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-They would appoint

-a government minister...

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-..with specific responsibility

-for Mid and West Wales...

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-..to promote rural communities.

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-They would also consider rural areas

-in all policy areas...

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-..giving full support to

-the dairy and red meat industries.

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-They would work with the Westminster

-government to review the CAP.

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-They would also cut taxes

-and unnecessary red tape...

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-..and they would help rural

-communities to manage local assets.

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-They would also maintain and improve

-high welfare standards...

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-..for animals in Wales.

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-What does Plaid Cymru have to offer?

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-They suggest a package of measures

-to eradicate TB...

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-..and to keep TB-free zones

-disease free.

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-They would work with farmers...

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-.to see if recording and reporting

-sheep movements through EID...

0:20:410:20:46

-..is appropriate.

0:20:460:20:47

-They also refer

-to Working Smarter...

0:20:470:20:50

-..including reducing red tape

-and unnecessary paperwork.

0:20:500:20:54

-They refer to the future

-of agriculture...

0:20:550:20:57

-..through mention of education,

-access, renting...

0:20:570:21:00

-..share farming and succession.

0:21:000:21:02

-They also recognize the need

-to work with the YFC.

0:21:030:21:06

-They commit to setting up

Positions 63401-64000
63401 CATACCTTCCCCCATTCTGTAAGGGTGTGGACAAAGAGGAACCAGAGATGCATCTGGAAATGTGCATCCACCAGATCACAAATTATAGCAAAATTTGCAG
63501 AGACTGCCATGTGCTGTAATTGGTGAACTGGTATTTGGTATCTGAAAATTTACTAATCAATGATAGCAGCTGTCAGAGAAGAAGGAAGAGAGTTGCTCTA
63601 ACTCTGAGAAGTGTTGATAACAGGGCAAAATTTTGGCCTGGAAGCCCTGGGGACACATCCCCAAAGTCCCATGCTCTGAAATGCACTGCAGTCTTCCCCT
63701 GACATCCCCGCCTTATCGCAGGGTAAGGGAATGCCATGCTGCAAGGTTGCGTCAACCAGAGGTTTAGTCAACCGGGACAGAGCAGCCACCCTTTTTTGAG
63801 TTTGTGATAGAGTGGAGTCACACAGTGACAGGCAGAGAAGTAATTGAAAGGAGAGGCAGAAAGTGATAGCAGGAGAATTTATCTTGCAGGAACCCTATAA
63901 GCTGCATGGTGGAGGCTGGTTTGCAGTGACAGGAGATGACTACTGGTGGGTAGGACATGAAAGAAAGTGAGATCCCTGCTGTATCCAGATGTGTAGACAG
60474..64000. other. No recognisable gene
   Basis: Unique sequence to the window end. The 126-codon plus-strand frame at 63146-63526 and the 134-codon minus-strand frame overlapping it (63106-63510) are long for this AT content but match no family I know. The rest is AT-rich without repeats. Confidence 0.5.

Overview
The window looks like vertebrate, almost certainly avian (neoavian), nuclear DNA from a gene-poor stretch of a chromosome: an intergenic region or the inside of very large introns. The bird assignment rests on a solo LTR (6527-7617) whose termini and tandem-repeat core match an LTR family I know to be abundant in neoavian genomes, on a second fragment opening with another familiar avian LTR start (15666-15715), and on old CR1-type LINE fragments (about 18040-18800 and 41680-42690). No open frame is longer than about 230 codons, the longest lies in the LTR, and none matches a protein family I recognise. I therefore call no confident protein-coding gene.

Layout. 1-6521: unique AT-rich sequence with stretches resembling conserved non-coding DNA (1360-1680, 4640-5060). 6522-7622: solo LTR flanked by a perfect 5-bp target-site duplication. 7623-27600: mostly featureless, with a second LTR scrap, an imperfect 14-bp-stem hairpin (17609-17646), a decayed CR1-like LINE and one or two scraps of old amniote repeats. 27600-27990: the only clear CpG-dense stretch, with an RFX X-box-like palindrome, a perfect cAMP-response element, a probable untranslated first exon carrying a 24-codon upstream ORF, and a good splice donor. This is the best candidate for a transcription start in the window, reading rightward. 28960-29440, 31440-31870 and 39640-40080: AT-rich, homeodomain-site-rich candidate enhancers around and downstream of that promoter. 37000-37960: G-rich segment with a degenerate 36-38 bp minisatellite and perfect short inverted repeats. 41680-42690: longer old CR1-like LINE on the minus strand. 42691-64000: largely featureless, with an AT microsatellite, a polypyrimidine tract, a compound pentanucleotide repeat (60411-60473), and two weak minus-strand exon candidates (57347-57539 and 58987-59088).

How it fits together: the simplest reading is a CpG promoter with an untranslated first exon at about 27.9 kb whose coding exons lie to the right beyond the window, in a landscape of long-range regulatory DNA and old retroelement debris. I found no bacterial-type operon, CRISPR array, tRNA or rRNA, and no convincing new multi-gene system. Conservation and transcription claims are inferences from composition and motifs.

-a veterinary school in Wales.

0:21:060:21:09

-There is a section about farming

-and the food chain...

0:21:090:21:13

-..including the need

-to reduce food waste.

0:21:130:21:16

-They also mention international

-climate change targets.

0:21:160:21:19

-The latest addition

-to the Assembly election is UKIP.

0:21:220:21:25

-What do they have to offer?

0:21:250:21:27

-They believe money is wasted on

-the administration of subsidies...

0:21:270:21:31

-..and that the UK goes overboard

-with EU regulations.

0:21:320:21:35

-Central to their manifesto...

0:21:350:21:37

-..is the appointment

-of local wildlife managers...

0:21:370:21:40

-..who would have the right

-to operate according to local needs.

0:21:410:21:44

-They would be responsible

-for reducing TB, for example.

0:21:440:21:48

-UKIP also note the need to

-reconsider the policy on GM crops.

0:21:480:21:52

-They would also offer

-mobile abattoirs...

0:21:520:21:55

-..to improve animal welfare

-and reduce food miles.

0:21:550:21:58

-Their manifesto offers

-a package of support for farmers...

0:21:580:22:01

-..as well as control over people's

-rights to access the countryside.

0:22:020:22:06

-They emphasize the need

-to make farming profitable...

0:22:060:22:09

-..and reduce red tape.

0:22:090:22:11

-Finally, what are the main points

-in the Labour Party's manifesto?

0:22:120:22:16

-They have been in power

-over the last five years.

0:22:160:22:19

-Their objectives are closely linked

-to their Rural Development Plan...

0:22:200:22:24

-..which is already in action.

0:22:240:22:26

-They emphasize the need

-to create employment...

0:22:260:22:29

-..and fair living standards.

0:22:290:22:31

-They also promise good public

-services for local communities.

0:22:310:22:34

-The long-term aim is to create

-a profitable food sector...

0:22:350:22:38

-..which respects animal welfare

-and is managed professionally.

0:22:380:22:42

-There is a specific reference

-to farm workers' pay...

0:22:420:22:45

-..and a reference

-to managing natural resources...

0:22:450:22:49

-..to respond

-to climate change targets.

0:22:490:22:52

-That's all for this week.

0:22:570:22:58

-In this lovely setting of Tal-y-llyn

-Lake at the foot of Cadair Idris...

0:22:590:23:03

-..I wish you a happy holiday...

0:23:030:23:05

-..whether you're relaxing,

-looking after the tourists...

0:23:050:23:09

-..or like most farmers,

-carrying on as usual.

0:23:090:23:12

-Thank you for your company. Goodbye.

0:23:120:23:14

-S4C Subtitles by Testun Cyf.

0:23:330:23:35

-.

0:23:350:23:36

Bydd Daloni yn ymweld â'r ffermwr llaeth organig Stuart Taylor a Meinir yn cwrdd â'r cynhyrchydd cig moch, Illtud Dunsford. Organic dairy farmer Stuart Taylor & charcutier Illtud Dunsford.